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Physico-chemistry of ices in space: from Earth to the ISS to the solar system and beyond

Blum, J.; Ehrenfreund, P.; Fraser, H.; Garcia Ruiz, J.; Hadamcik, E.; Levasseur-Regourd, A.; Sarkissan, A.; Price, S.; Prodi, F. and Williams, D. (2002). Physico-chemistry of ices in space: from Earth to the ISS to the solar system and beyond. In: 34th COSPAR Scientific Assembly, The Second World Space Congress, 10-19 Oct 2002, Houston, TX, USA..

URL: http://adsabs.harvard.edu//abs/2002cosp...34E2433B
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Abstract

Ices are observed throughout the universe: in other galaxies, star-forming regions, in the Interstellar Medium (ISM) and in protoplanetary disks. Molecular ices are also widespread in our Solar System: they cover the poles of terrestrial planets (e.g. Earth, Mars), the surfaces of planets, moons, and smaller bodies in the outer solar system (e.g. Europa, comets), and exist in planetary atmospheres, including our own. This ESA-funded Topical Team was formed in response to the International Announcement of Opportunity 2000, in Basic and Applied Physical Sciences, to investigate future research directions in ice physics and chemistry in support of astronomy, aeronomy and atmospheric sciences. These investigations have included laboratory based requirements, experiments under micro- or reduced gravity, and exploration of our local solar system. Many experiments that evaluate the physical and chemical properties of the ice under realistic atmospheric / astronomical conditions require small particles or clouds. In both instances ice studies under microgravity conditions offer significant advantages. By studying the surface and bulk morphology of molecular ices in microgravity over a range of pressure and temperature conditions, we will be able to emulate ice morphologies in other regions of our universe. This will also include the characterization of icy aerosol particles which play an important role in Earth's climate system and in atmospheric chemistry. In this paper we will present the team's key findings, describing the research that is possible with existing laboratory and ISS facilities, as well as planned and future ISS facilities and space-based missions.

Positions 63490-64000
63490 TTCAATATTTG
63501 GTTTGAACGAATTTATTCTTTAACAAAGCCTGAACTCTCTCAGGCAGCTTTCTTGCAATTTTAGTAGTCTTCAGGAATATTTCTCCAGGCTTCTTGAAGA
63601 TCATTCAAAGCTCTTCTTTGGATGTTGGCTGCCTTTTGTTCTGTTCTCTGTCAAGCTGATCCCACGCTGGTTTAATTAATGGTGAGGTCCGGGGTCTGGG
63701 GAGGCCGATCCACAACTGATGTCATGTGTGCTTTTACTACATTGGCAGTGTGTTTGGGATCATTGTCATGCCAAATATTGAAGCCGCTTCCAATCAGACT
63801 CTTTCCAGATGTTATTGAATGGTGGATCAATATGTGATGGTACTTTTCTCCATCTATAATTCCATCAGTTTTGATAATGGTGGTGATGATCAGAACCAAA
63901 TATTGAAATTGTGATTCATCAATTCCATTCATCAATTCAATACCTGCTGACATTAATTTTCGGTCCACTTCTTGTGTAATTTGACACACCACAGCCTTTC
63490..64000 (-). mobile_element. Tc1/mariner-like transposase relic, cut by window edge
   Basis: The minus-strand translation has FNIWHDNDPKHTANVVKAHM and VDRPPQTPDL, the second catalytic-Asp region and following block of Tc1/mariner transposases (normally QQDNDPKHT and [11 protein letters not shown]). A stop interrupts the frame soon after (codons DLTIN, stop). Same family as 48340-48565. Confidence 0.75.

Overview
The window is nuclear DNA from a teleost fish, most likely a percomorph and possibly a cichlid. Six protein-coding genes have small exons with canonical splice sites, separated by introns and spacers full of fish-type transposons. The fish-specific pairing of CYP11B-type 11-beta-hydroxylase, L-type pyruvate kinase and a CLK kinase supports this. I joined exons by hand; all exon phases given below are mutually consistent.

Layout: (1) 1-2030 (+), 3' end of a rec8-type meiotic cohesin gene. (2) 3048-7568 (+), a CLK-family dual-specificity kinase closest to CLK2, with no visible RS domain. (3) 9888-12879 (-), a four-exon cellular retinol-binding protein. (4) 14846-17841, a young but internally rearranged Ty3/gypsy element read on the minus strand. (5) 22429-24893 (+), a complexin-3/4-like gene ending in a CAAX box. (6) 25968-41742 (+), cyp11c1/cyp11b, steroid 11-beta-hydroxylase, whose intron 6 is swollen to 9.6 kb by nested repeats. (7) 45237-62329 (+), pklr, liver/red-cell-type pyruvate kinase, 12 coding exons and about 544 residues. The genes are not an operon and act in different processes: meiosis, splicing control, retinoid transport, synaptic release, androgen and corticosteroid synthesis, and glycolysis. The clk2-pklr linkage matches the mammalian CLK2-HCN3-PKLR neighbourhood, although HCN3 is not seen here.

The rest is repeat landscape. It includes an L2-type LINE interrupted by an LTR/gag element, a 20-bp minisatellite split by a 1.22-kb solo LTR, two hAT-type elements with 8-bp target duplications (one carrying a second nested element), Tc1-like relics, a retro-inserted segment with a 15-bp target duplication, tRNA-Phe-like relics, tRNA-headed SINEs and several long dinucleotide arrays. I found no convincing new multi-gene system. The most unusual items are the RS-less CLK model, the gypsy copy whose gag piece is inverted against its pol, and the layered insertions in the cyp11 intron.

Item Type: Conference or Workshop Item
Copyright Holders: 2002 Not Known
Academic Unit/School: Faculty of Science, Technology, Engineering and Mathematics (STEM) > Physical Sciences
Faculty of Science, Technology, Engineering and Mathematics (STEM)
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Item ID: 37277
Depositing User: Stephen Serjeant
Date Deposited: 18 Jun 2013 15:12
Last Modified: 02 May 2018 13:51
URI: http://oro.open.ac.uk/id/eprint/37277
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